Fresh row over pension reforms
Proposed pension reforms have sparked a fresh Executive dispute over the "erosion" of entitlements for many public servants in Northern Ireland.
Teachers, policemen and health workers are concerned about changes in how retirement money is calculated, SDLP MLA Alban Maginnis said.
According to Finance Minister Sammy Wilson, the Executive risks a £260 million penalty after ministers were split over how to deal with legislation from Westminster. He said this is equivalent to cutting around half of Northern Ireland`s nursing workforce. Nationalist ministers refused to agree to making the cost-saving measures being passed in London binding in Northern Ireland.
Mr Maginnis asked: "Is the minister not aware that there are many, many in the public sector, teachers, policemen, people working in the health service, dedicated people, who are very, very concerned that this legislation will result in the erosion of their pensions and that they are right to defend their proper interests?"
A review for the Government in Westminster said final salary arrangements were unsustainable and recommended sharing the cost of pension provision more equitably between public service employees and the taxpayer. The reforms would see public sector workers collecting pensions based on career average rather than final salary.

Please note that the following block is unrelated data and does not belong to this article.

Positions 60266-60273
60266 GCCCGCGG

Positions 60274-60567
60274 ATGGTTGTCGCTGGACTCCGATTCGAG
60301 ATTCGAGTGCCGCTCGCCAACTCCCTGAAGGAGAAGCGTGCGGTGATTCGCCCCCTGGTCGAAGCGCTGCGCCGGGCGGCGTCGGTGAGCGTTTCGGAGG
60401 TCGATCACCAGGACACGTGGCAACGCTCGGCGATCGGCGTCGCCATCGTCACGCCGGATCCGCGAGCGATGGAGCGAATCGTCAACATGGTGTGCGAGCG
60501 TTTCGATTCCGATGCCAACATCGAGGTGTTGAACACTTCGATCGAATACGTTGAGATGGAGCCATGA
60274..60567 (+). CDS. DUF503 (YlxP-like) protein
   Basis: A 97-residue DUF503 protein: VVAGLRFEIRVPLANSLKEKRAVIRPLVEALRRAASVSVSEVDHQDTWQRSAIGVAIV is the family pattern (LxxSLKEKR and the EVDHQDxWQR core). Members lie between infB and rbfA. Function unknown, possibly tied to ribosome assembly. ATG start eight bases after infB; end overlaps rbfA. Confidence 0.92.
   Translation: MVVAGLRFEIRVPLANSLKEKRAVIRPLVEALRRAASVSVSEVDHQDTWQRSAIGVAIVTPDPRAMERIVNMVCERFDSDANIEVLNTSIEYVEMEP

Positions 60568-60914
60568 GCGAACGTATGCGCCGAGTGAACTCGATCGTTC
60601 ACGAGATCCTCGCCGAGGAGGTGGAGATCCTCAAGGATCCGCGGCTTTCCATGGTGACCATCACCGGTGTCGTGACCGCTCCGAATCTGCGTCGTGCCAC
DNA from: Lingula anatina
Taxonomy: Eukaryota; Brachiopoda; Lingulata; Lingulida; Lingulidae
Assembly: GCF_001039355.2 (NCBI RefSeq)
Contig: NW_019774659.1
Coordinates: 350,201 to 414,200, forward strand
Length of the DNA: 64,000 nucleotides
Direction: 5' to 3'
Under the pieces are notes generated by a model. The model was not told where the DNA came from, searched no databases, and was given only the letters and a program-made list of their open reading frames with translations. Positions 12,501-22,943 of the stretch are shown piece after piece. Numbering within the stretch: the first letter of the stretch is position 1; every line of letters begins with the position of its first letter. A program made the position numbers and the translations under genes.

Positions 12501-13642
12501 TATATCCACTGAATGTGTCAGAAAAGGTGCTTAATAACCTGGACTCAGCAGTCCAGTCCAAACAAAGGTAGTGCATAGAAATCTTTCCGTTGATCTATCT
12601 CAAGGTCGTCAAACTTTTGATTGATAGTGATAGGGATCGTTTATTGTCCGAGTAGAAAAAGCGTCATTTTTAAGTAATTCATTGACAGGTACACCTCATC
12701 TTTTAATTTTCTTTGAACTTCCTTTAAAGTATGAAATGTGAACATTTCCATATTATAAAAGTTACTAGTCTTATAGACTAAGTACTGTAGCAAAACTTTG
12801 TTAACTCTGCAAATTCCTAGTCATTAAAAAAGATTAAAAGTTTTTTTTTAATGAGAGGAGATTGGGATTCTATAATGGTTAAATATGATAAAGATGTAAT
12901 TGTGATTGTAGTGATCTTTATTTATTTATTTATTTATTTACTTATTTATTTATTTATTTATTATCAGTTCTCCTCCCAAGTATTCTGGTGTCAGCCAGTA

Unions expressed anger at changes which they said meant workers having to pay more into their pensions, work for longer and accept a pension based on career average, rather than the more lucrative final salary arrangement which many are currently on.
The unions complain that the changes will leave public sector staff paying more and working longer for less. Mr Wilson acknowledged the reforms were unpopular but believed the legislation needed to be passed on a UK-wide basis to avoid breaking parity with Great Britain and incurring penalties.
But nationalist ministers refused to agree that there was not time for separate legislation at the Northern Ireland Assembly to allow MLAs to scrutinise the reform. Mr Wilson said: "We have potentially squandered our limited resources on an unnecessary process, resources which we need to use wisely in the current economic times."
He believes the cost of delay by introducing separate Stormont legislation could be £262 million a year and estimated the implementation date for the reforms to be 2015, saying: "The scale of the £260 million cost is simply too much for us to manage and would seriously impact on the delivery of public services here."
He said the cost was equivalent to employing some 5,000 teachers, a quarter of the workforce, or more than 8,000 nurses, equivalent to half the workforce.